As a camera with the
same focal length lens and set at the same aperture is moved further
back from the subject in focus, the depth of field also increases.
To gain significant depth of field when doing close up work
therefore requires more critical attention to the lens selection,
aperture and critical point of focus. Also
if we retain the same camera position, keep the same aperture and
alter the point of focus the depth of field has a significant effect
on the resulting image.
Again, note that there is less depth of field closer to the camera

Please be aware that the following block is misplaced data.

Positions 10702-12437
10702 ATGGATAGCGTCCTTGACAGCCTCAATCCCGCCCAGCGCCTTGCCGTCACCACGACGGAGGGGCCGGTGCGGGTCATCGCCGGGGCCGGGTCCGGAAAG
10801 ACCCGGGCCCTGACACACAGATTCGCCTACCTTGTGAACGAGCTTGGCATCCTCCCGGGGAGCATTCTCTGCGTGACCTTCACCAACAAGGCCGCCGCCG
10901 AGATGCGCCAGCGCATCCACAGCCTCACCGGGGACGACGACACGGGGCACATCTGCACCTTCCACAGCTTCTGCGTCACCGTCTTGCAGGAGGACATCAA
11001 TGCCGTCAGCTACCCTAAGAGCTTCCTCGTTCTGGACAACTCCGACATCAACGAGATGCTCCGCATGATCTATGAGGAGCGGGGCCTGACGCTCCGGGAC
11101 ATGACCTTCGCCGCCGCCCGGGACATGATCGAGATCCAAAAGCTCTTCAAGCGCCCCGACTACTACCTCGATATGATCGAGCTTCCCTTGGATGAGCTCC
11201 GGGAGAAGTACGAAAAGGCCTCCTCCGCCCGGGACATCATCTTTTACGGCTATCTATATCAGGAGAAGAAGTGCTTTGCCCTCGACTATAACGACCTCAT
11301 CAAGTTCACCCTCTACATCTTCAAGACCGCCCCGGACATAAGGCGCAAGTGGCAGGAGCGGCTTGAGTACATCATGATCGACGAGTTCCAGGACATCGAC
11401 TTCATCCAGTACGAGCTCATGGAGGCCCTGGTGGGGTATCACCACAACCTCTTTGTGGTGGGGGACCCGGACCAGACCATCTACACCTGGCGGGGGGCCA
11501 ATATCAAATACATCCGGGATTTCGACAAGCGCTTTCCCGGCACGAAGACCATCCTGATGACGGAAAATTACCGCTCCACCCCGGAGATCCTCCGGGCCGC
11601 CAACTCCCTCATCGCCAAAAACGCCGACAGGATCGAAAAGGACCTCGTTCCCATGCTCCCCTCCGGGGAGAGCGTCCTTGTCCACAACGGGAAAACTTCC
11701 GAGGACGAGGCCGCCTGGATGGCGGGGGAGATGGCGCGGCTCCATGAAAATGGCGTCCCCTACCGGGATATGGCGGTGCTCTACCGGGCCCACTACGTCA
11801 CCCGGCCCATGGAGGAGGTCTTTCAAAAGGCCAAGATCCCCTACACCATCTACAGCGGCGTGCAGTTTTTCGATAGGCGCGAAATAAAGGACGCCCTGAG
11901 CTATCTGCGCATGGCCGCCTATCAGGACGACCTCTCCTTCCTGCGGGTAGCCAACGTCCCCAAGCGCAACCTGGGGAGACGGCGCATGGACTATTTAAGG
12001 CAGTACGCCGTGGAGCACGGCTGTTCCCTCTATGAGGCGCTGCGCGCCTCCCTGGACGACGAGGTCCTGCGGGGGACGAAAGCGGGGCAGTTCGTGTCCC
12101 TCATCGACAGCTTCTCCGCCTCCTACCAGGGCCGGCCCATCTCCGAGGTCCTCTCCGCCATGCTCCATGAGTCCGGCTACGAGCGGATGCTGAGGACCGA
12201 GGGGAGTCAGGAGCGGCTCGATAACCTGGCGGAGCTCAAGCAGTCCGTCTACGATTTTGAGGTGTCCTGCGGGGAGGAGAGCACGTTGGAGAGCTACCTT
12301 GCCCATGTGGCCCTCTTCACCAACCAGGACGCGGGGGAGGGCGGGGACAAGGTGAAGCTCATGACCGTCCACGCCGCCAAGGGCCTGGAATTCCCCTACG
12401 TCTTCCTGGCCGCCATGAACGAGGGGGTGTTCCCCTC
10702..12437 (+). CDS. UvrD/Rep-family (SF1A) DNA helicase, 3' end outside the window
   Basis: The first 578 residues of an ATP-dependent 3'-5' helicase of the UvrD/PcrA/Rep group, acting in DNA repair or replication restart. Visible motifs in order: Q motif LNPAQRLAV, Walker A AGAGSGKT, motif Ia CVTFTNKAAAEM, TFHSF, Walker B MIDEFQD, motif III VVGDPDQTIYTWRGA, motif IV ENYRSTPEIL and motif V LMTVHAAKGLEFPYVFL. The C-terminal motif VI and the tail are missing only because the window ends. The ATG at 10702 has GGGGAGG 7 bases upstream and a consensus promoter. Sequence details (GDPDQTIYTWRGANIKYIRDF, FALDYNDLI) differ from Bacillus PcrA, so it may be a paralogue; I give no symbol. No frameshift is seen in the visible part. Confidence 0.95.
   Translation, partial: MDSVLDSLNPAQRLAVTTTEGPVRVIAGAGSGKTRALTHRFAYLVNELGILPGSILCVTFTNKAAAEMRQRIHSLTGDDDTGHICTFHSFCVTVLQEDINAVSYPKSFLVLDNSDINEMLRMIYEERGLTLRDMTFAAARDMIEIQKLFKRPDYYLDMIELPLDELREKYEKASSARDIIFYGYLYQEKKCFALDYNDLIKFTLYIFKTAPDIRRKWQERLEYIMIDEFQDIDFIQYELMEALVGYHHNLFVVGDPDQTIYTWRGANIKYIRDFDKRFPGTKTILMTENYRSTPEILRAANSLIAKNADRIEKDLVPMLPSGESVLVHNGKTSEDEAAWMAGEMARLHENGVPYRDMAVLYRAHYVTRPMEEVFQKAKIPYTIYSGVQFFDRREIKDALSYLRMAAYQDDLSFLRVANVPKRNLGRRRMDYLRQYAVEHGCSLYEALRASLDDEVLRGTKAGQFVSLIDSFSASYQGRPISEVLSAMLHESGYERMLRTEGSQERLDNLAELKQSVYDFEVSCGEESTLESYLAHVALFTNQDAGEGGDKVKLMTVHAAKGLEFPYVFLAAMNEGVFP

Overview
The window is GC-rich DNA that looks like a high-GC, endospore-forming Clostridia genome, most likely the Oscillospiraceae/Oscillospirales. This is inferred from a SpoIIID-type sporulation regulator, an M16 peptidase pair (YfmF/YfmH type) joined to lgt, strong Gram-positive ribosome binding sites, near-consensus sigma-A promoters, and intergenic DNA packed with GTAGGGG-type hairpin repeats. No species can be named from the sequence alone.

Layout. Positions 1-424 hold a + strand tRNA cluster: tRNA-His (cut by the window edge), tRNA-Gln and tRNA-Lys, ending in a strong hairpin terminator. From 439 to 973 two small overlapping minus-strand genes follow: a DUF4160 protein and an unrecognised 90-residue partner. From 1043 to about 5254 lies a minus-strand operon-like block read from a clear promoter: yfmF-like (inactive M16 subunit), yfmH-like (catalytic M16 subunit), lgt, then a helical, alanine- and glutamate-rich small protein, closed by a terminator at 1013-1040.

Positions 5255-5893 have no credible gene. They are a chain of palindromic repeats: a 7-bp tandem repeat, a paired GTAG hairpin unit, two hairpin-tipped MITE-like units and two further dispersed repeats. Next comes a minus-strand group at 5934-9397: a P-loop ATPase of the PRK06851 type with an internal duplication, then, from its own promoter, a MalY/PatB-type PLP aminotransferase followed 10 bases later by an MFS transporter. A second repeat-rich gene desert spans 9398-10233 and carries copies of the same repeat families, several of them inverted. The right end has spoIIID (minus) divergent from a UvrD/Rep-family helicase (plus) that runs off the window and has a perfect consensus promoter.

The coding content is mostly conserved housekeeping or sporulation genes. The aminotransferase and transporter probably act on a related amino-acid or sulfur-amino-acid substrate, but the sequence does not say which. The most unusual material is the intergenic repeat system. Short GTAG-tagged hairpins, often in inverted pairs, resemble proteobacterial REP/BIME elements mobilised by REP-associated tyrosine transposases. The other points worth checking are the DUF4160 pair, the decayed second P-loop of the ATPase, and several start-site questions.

position from the point of focus than in the distance. Remember to
allow for this by focusing on a point closer than mid way, about 1/3
to 2/3 is the general rule.
this series of images show the point of focus moved to illustrate
this - in first image on the left, we see the camera focused on the
twig and shoot in the top as the subject - nearly all of the interwoven
branches behind fall out of focus. In the second in the centre, the
subject becomes the twig in the centre - by moving the point of focus
further from the lens of the camera, notice how the image, has all
but disappeared. In the last image on the right, the point of focus
i much further back and there is a greater depth of field.